entrance of the Grotte de Sare (Bouchet, 1990; Cameron,1981).

Spain R; localized but locally common; rare in the North-easternAtlantic coastal areas (Basque region and extreme east of

Cantabrian chain) (Prieto et al. . 1980); more common in

Galicia, Asturias, Santando, Vizcaya y Guipuzcoa(Gittenberger, 1979).

ConservationFrance : protected. Listed on Appendix II of the Bern Convention and on the

lUCN Red List (lUCN, 1990). Proposed for listing on EEC Habitats Directive

and on proposed European Red List of Threatened Plants and Animals (UNECE,

1989).

Identification Gittenberger (1979); Kerney and Cameron (1979).

-74-

Geomalacus maculosus Allman, 1843

Class GASTROPODAFamily ARIONIDAE

Order

VULNERABLE

SXYLOMMAXOPHORA

Nomenclafcure synonym: Rrandis Simroth, 1893, sensu Murillo, 1981

Common names Kerry Slug, Spotted Irish Slug (Eng).

BiologyOccurs in two rather different biotopes, on lichen-covered boulders (whereit shelters under patches of deep moss) of non-calcareous rock, close to

water in open country and, over most of its altitudinal range, on trunks of

lichen and moss-covered trees in old decidous woodland (where it shelters

beneath bark of rotten logs etc.). The open country biotope in which this

slug occurs is caused by forest clearance. It is active throughout much of

the winter, but aestivates for part of the summer. Food: browses lichens

and algae (and probably a range of other materials) in the wild and feeds on

various vegetables, fungi and breakfast cereals in captivity. Life historyreviewed in Platts and Speight (1988).

RangeSouth-west Ireland, north Portugal, north-west Spain. Recorded in error

from Great Britain and France (see Platts and Speight, 1988). Not knownoutside Europe.

StatusIreland R; found in four adjacent 50 km squares within the Devonian

old red sandstone areas of W. Cork and Kerry, south-westIreland, with post-1950 records from more than thirty 10 kmsquares (Platts and Speight, 1988). Not threatened but

generally except in some localities by spread of

Rhododendron ponticum , which prevents woodland regenerationand causes disappearance of lichens from boulders, and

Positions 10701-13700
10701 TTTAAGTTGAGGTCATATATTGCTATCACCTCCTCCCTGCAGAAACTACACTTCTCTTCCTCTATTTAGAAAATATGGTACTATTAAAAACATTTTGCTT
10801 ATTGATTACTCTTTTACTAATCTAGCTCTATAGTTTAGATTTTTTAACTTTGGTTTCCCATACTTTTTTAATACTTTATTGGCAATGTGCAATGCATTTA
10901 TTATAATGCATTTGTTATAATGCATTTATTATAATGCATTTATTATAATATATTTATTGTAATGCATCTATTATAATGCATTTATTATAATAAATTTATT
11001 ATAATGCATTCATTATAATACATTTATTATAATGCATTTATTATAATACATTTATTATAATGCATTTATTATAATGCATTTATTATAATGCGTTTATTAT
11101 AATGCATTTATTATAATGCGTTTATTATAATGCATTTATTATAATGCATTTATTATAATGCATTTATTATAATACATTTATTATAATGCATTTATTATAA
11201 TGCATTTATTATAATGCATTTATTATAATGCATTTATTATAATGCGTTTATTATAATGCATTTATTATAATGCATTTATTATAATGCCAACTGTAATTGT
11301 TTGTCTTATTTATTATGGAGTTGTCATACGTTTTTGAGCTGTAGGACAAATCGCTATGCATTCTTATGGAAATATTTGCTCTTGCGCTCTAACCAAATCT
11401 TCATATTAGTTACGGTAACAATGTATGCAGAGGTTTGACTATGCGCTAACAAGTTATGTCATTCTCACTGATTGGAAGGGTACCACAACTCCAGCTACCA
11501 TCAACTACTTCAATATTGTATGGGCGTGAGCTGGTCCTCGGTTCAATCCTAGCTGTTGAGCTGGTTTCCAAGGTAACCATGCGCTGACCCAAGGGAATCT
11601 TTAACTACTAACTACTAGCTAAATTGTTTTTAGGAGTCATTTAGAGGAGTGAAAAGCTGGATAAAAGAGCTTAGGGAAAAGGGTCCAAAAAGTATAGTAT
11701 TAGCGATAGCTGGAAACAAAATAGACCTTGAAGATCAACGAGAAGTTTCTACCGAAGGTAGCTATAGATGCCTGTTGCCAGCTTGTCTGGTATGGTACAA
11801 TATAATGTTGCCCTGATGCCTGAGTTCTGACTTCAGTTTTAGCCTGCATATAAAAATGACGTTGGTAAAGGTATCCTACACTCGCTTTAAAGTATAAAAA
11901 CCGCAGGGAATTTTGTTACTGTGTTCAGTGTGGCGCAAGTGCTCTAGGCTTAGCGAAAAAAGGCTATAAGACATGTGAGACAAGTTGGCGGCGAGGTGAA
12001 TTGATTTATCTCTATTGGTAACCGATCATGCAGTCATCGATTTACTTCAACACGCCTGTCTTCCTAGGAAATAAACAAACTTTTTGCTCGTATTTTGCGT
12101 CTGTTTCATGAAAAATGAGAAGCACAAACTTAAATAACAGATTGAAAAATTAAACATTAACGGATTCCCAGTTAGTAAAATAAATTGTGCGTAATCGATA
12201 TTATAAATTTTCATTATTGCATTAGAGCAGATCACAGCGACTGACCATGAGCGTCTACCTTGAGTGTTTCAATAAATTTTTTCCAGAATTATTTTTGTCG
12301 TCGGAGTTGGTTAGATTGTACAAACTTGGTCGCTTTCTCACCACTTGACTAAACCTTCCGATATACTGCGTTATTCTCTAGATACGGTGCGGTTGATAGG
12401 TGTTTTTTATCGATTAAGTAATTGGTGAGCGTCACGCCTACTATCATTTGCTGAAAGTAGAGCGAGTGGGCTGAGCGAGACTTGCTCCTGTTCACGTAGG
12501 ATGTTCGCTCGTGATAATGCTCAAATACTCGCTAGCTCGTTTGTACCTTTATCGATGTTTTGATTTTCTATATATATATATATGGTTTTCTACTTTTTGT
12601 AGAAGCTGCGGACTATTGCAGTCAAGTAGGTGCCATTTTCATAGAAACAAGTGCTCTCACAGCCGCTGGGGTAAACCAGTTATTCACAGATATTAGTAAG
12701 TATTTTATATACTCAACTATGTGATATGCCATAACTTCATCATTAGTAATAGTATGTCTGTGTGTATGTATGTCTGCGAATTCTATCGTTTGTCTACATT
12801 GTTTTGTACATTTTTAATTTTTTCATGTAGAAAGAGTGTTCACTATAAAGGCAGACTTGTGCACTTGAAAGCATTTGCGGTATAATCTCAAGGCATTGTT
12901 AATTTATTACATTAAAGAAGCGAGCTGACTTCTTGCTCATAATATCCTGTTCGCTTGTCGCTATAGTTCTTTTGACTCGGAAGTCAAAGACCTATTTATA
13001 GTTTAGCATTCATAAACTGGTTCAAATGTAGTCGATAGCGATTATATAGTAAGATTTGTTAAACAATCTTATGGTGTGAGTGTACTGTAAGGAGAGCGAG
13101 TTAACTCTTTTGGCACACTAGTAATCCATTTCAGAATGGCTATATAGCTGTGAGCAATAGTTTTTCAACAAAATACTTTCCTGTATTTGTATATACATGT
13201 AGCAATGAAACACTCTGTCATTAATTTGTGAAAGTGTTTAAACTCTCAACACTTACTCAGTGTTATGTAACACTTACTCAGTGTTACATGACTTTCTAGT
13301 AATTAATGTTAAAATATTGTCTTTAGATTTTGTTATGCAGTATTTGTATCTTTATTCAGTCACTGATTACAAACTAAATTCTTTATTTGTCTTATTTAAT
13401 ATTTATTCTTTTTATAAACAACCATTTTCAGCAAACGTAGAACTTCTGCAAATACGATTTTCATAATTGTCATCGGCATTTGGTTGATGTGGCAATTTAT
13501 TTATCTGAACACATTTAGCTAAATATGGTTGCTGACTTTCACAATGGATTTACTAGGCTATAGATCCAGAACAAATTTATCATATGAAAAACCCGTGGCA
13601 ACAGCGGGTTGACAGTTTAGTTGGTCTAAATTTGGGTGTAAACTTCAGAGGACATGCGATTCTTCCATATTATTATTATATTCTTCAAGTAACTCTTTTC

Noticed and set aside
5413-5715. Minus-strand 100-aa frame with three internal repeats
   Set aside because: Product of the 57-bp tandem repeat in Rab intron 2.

changes in land use especially for tourism (Ross in litt.,

3.12.90).Spain I; found in the provinces of La Coruna, Leon, Lugo,

Palencia, Pontevedra, northern Spain. Most post-1950

records from Galicia (Murillo, 1981).

Portugal E; found in Beira Baixa and Minho, northern Portugal, but

only one post-1950 record. Seriously threatened by land-use

changes and forestry operations, in particular conversion of

large areas of sessile oak forest Quercus robur and cork oakQ. suber into Eucalyptus forest (Platts and Speight, 1988).

ConservationIreland : protected by Ministerial Order, July 1990; occurs in threeprotected sites (Glengarriff and Uragh Woods NNR (Kerry, west County Cork)

and Killarney National Park).

Listed on Appendix II of the Bern Convention and in the lUCN Red List

(lUCN, 1990). The species can be maintained and bred successfully in

captivity (Platts and Speight, 1988). Proposed for listing on the EEC

Habitats Directive and in the European Red List of Threatened Plants and

Animals (UNECE, 1989).There is need for more precise data on the distribution of this species

in Spain and for systematic survey to establish if and where it stillsurvives in Portugal. Most protected sites in which this species occursshould not be interfered with, although some Irish sites may need low-inputagriculture to continue. Captive breeding programmes could be establishedfor potential re-introductions to areas from which it has been lost, i_f

-75-

appropriate habitat conditions can be re-established. It is not known if

this is possible as the habitat requirements of G^ maculosus are stillunclear. Further work on this aspect is required.

Identification Identification keys and coloured photos are given in